I4. Neo-Classicism and Economic Science


Stephen Hilbert is one of these rich men that Smith talks about. In 1993 his income would have provided a (government mandated) minimum wage of more than four and one half times Smith’s multiplier of one thousand. His attitude regarding his wealth reflects a belief that anyone (any American, at least) in his position would act in the same fashion without a moment’s thought. It is clear that economic inequality in America is justified by an argument akin to Smith’s: the wealthy person is doing the "right" thing in becoming rich because it will, inevitably, be of great advantage to the society at large. Hilbert’s own words reveal that such an action is the "way" of America; it is, in fact, a specific ethos handed down to us from this classical liberal position, and it has most recently expressed itself in its reinstatement as the neo-classical economic argument, or the case for "human capital."


A major proponent of the neo-classical economic explanation is Solomon Polachek, who takes up this challenge in his book (co-authored with W.S. Siebert) The Economics of Earnings (1993). The underlying rationale behind the human capital investment schema is basically functionalist; there is a reason for the existence of wage differentials, and that reason can be discovered by looking at the structure of the economy with respect to earnings. The idea of human capital, of the concept that people can accumulate experience that can in turn be invested at a future point in time, "is ancient, and has been eloquently stated by Adam Smith" (Mincer, in foreword to Polachek, 1993). Going further, Polachek states that "human capital investment decisions, based on life-cycle decision-making, can be used to explain labour market differences" (1993:4).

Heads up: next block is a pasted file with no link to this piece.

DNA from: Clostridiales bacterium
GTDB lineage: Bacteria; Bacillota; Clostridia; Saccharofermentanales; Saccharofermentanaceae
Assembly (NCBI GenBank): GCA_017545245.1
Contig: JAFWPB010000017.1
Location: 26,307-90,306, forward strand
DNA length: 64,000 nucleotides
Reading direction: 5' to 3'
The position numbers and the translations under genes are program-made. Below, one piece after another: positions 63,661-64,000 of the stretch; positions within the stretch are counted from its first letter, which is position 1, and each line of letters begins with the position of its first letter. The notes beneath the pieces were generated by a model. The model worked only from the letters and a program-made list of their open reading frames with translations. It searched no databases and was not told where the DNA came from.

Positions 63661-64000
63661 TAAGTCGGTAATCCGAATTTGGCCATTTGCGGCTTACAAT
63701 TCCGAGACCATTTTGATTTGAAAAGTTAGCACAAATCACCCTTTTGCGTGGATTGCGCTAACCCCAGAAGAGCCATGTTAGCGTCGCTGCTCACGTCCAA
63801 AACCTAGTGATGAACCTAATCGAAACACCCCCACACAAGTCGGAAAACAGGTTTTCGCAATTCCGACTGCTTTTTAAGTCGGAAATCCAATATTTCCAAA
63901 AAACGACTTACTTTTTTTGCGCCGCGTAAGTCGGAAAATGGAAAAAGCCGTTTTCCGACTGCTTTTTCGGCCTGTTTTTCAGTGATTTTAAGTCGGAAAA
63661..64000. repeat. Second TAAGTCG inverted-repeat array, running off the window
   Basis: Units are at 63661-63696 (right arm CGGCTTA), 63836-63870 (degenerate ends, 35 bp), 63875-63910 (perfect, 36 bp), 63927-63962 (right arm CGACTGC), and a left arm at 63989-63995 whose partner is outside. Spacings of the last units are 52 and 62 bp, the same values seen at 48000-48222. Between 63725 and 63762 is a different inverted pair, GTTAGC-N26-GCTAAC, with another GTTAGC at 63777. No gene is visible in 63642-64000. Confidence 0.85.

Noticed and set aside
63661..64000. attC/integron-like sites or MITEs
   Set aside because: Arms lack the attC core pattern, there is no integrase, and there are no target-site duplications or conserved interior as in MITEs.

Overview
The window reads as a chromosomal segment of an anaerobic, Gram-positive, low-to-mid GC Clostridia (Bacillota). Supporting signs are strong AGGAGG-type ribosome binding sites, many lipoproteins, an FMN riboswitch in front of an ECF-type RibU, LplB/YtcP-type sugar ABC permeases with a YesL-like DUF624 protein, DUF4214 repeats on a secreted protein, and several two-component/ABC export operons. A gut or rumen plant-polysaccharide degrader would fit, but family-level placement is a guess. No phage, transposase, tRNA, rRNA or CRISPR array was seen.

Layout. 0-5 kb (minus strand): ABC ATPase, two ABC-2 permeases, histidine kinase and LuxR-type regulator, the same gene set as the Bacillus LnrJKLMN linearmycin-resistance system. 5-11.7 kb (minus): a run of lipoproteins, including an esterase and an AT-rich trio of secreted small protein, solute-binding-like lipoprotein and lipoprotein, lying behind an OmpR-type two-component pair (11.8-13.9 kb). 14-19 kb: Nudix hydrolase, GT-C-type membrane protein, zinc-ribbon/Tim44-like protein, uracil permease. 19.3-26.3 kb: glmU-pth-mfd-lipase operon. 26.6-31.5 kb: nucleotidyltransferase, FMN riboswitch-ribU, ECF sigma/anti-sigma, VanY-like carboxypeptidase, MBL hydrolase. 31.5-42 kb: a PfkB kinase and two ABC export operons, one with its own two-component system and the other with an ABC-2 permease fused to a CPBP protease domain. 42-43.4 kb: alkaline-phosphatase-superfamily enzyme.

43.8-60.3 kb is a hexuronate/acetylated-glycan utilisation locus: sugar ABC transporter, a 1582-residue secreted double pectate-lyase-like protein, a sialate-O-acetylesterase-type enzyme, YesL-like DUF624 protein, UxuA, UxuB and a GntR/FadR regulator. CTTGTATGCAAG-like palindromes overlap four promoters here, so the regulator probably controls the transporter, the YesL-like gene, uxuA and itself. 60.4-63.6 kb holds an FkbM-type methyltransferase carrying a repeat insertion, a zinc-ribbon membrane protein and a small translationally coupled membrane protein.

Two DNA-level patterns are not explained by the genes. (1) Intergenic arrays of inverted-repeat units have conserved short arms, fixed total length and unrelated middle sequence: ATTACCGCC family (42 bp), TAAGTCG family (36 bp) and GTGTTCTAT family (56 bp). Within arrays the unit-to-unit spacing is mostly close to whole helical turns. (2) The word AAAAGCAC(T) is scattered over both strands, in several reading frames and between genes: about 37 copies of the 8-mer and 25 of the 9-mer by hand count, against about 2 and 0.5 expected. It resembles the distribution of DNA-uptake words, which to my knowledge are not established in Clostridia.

Economic inequity, then, can be seen as the result of rational decisions made by people based on their relative levels of human capital. Indeed, neo-classical economism strongly "emphasiz[es] the rationality of human beings" and defines such rationality as "the human capital approach" (Polachek, 1993: xv). This emphasis on rationality is again supported by Polachek when he states that "the problem [must] be studied within the framework of rational choice. People are now assumed to have the information and ability to optimise over a long-term planning horizon - this is the human capital revolution" (1993: 20). It seems logical to conclude that a person’s ability and willingness to be rational is a necessary assumption of the human capital model. In fact, a person must not only be rational, but must also be capable of understanding how the rational decisions they make will affect them over their entire life-course. As Polachek states, "the life-cycle model concerns individual investment decisions. It forms the core of human capital theory…[This] approach deals with resource allocation over an individual’s life, rather than solely with decisions of the moment. We have to take explicit account of the fact that the young expect to become old, and the old to retire, when making their decisions" (1993: 16, 1-2).